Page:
business and business interest valuation, there is an increasing use of mixed criteria (typically the Residual Income Model). The benefit of these models is the reduction of the weight of terminal value in income-based valuations. The IPC recommends the inclusion within the 100 series of IVS (general principles) of a standard specifically devoted to the identification of the criteria and approaches that can be adopted to value businesses and business interests and contemplating the use of mixed valuation models. The popularity in Europe of the mixed income- and asset-based company valuation method dates back to 1961, when a commission of the Union Européenne des Experts Comptables Economiques et Financiers (consisting of Otto Bredt from Germany, Jacob Viel from Switzerland, Karl Hax from Germany and Maurice Renard from France) showed for the first time a preference for it.  8)  Issues related to the treatment of uncertainty in valuations should be addressed  One of the most important aspects in any valuation is the treatment of uncertainty. Usually this can be addressed by acting on different elements: a)  choice of valuation approach; b)  forecast time horizon; c)  income streams to be discounted to PV; d)  adoption of different scenarios; e)  discount rate; f)  future income growth rate; g)  target financial structure.  The presence of all these elements on which valuers can act on to address the uncertainty issue makes it hard for users to understand how valuation captures the risk profiles that are pertinent in the estimation of the individual asset or the business as a whole. For instance, the valuation of an income stream based on a higher discount rate and a lower income growth rate in perpetuity (apparently using a more prudent approach than the income-based method) may turn out to be far more aggressive than another valuation only because it uses explicit forecasts over a longer time horizon with a very fast income growth rate. Furthermore, a valuation based on the direct market comparison approach may be unsuited to express the value of a business when comparable companies are larger than the company to be valued (different demand risk) or the latter has too short a history or is characterised by different degrees of operating and financial leverage.   The IPC invites the Board to consider the possibility to add in the series 100 of IVS a standard specifically designed to provide high level principles for the treatment of uncertainty in asset or business valuations and the manners of disclosure of the solutions adopted to incorporate risks in the valuation process.      9)  Guidance should be provided for the reconciliation of the different types of value.  The IPC feels that one of the most important aspects of the valuation process is transparency of the choices made by the expert in relation to the specific type of value that he or she is trying to estimate. Transparency is necessary to reconcile values that are different from one another as they refer to different types of value. If, for instance, the expert estimates the intrinsic value of the equity of a listed company to be equal to CU 100 while the company’s market capitalisation is CU 80, then the expert should account for the difference between the two. Furthermore, if the expert sets the investment value of a majority equity stake (60%) in the same company for a specific strategic buyer at CU 70, then the expert
should explain the reason for the difference with respect to the pro-rata intrinsic value (= 60% x 100 = 60) and the pro-rata market capitalisation (= 60% x 80 = 48).     Our comments on specific questions in the exposure draft   GENERAL QUESTIONS:  Comment to Q1: Do you find the new structure of the Standards to be logical and easy to follow ? If not, what alternative would you propose ?  The IPC thinks that the standards are structured in a way that might make it hard for them to fulfil their purposes, for the following reasons: a)  Standard IVS 101 should be expanded and should become the conceptual framework of the standards and should not be itself a standard; b)  The other standards of the 100 series – which should set out high level principles – should include two additional standards specifically devoted to: a.  The valuation of businesses and business interests which, for the reasons indicated in section 3 of the overview, requires its own high level principles: b.  The purposes of the valuation, which are not only conducive to the determination of different types of relevant value but are founded also on different high level principles, as illustrated in section 5 of the overview; c.  The treatment of uncertainty in valuations for the reasons outlines in section 8 of the overview; c)  The standards of the 200 series deal mainly with valuations for financial reporting purposes (IFRSs) while they should address also other applications (shareholder withdrawals, mergers, spin-offs, common control transactions, related-party transactions, valuations for tax purposes, etc.). Furthermore, IVS 201.01-201.04 are simple references for IFRSs but do not provide any additional information of interest for users; d)  The standards of the 300 series do not add any value to the high level principles. Mostly they refer to the 100 series of IVS. The various valuation considerations for the different classes of assets are merely descriptive and list the issues without setting out any norm as to what to do.  In our opinion the standards should be supported by “bases for conclusions” so as to allow users to have a better understanding of the rationale underlying the standard setter’s choices. This because international valuation standards should be conducive to a progressive harmonisation of different “valuation” cultures. In our view the current standards are excessively terse; they need logical underpinnings and any reference to foster the necessary consensus and to understand the rationale of the choices made.  Lastly, also this new version of the standards suffers from the original approach, in that it is skewed toward the valuation of real property more than businesses and business interests.   Comment to Q2: Do you consider that the combination of background information and specific directions to be helpful ? Would you prefer all background information and explanatory information on asset classes to be removed from the standards so that only the specific directions applicable to each application or asset type remained ?  10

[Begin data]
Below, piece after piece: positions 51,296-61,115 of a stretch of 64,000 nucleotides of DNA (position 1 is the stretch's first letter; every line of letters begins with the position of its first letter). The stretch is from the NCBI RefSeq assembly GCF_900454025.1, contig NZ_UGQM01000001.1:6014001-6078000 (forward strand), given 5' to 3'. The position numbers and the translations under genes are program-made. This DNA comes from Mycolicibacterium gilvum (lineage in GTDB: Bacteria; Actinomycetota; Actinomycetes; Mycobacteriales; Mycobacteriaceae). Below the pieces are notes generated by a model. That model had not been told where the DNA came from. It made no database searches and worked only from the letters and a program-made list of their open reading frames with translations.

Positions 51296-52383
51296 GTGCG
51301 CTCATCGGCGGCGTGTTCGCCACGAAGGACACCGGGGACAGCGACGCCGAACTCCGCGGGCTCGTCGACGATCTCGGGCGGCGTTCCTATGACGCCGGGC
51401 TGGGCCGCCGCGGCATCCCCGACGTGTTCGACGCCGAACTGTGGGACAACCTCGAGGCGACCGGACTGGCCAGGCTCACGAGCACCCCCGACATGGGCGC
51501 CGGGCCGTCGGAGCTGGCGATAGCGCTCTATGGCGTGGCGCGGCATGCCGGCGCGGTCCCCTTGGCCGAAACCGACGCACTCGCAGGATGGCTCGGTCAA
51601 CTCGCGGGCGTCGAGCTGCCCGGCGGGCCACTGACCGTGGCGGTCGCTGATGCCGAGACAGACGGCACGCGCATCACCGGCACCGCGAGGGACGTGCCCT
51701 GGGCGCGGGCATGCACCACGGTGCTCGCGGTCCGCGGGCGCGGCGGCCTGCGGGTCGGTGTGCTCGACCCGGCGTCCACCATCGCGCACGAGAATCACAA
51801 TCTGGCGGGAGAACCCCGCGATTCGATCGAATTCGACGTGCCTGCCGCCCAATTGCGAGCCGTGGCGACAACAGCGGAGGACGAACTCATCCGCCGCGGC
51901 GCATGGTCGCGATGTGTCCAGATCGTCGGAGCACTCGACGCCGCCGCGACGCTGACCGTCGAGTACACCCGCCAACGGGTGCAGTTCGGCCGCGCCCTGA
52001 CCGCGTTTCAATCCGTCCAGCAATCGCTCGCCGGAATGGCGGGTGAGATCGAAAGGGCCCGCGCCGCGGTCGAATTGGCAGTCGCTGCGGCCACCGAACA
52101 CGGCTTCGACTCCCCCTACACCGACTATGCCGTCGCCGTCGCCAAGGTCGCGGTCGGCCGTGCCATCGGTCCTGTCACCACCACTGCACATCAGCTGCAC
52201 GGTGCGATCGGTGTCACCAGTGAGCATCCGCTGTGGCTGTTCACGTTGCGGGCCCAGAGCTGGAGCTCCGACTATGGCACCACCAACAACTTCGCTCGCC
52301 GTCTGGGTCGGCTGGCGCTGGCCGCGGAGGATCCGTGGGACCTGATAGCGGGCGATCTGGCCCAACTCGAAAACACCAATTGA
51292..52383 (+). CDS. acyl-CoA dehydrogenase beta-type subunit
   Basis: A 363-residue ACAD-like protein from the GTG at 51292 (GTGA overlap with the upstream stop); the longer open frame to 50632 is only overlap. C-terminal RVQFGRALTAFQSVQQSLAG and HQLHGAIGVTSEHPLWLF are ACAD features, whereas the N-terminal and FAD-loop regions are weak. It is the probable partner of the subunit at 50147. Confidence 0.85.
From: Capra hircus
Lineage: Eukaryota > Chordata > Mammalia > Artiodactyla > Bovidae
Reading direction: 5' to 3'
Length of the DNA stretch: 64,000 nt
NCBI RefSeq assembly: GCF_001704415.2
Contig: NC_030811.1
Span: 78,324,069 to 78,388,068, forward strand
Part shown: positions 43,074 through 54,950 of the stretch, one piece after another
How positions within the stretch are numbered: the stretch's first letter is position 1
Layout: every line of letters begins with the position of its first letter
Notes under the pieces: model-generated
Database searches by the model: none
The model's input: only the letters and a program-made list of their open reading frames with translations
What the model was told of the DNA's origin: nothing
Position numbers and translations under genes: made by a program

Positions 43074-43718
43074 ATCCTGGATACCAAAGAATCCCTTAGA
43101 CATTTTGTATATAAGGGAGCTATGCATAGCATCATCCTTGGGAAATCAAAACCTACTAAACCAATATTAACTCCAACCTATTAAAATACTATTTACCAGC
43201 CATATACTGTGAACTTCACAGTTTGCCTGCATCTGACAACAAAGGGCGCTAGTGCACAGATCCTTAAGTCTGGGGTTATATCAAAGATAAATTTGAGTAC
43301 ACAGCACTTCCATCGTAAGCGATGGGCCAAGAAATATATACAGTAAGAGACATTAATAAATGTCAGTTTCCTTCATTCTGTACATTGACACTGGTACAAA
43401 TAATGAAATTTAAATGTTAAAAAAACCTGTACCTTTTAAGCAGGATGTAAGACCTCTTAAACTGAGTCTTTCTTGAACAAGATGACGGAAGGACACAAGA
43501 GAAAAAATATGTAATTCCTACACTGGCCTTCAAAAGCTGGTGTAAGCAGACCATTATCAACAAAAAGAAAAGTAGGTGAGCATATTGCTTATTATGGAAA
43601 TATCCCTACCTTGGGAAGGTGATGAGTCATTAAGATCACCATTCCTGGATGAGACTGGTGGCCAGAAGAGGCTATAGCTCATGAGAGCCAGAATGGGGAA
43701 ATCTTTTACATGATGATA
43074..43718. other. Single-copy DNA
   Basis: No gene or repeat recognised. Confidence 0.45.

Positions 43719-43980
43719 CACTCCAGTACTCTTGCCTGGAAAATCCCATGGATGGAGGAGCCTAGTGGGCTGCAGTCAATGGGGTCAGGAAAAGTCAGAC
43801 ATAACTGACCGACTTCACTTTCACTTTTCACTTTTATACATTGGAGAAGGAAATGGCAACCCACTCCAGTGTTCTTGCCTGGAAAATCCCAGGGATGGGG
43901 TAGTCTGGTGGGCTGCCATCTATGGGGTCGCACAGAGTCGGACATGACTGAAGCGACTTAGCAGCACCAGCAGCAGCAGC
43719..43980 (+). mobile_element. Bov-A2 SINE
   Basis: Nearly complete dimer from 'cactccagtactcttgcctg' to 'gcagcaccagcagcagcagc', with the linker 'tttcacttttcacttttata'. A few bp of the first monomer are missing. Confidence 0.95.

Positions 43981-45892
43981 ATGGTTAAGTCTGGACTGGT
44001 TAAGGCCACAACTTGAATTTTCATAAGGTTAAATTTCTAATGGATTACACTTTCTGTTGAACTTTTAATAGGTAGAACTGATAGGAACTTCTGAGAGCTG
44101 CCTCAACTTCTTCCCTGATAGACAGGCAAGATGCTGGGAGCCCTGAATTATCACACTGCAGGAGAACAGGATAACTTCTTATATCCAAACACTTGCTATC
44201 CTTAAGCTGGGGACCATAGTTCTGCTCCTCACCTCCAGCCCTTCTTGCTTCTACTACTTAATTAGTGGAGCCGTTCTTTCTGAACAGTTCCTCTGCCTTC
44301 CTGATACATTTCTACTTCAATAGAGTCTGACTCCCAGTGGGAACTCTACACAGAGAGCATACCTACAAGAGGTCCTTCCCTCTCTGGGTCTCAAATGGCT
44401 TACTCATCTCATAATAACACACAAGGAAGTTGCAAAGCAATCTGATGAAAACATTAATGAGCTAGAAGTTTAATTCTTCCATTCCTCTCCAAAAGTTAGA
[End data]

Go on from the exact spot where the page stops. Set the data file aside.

The IVS of the 300 series may be a bit too descriptive and do not seem to provide clear rules to be followed in valuing specific assets. If all the background and explanatory information were removed, it would be clear that the 300 series of IVS should be expanded.  Comment to Q3: Which delivery method for the new edition of the standards are you or your organization likely to use ?  A hard copy of the standards would be necessary only if our suggestion were followed and a “basis for conclusion” section were added in each standard, with an explanation of the rationale for the choices adopted. In this case the document would be bulkier and its consultation in hard copy would be more convenient.    IVS 101 – GENERAL CONCEPTS AND PRINCIPLES  Comment to Q4:  Do you consider that this objective has been met ? Do you consider that there are any additional valuation concepts and principles that should be considered and discussed in this standard ?  This standard should include the following concepts: a) unit of valuation; b) distinction between businesses and assets. The definition of value as the “estimate of the likely price to be paid for goods and services” is different from our definition of the concept of value.  Comment to Q5: Are you in agreement with this approach or would you prefer the word “valuation” either not to be used at all or always used with qualifying words to indicate the intended meaning, for example “valuation process” or “valuation result” ?  The standard clarifies that valuation is based on a process. In our opinion, it is not necessary to distinguish in the text between valuation process and valuation result.  IVSC 102 – VALUATION APPROACHES  Comment to Q 6: Do you agree that these three approaches encompass all methods used in the assets or liabilities that you value ? If not, please describe what approaches you feel have been omitted  In general the three approaches – market-income-cost or MIC – are the main methods to value individual assets and liabilities. In valuing businesses and business interests use is made very often of mixed approaches, such as the residual income model. The standard does not consider these “mixed” approaches.    The three approaches should be described more thoroughly. Generally speaking, it might be a good idea to identify the approach to which the different possible valuation techniques refer. If, for instance, to distinguish between the market approach and the income approach reference were made to the nature of the main inputs used in the valuation process, the classification of the valuation techniques might be different from that proposed by the IVSB. For example, in IVS 301.2 (valuation of intangible assets) the relief-from-royalty method is classified under the income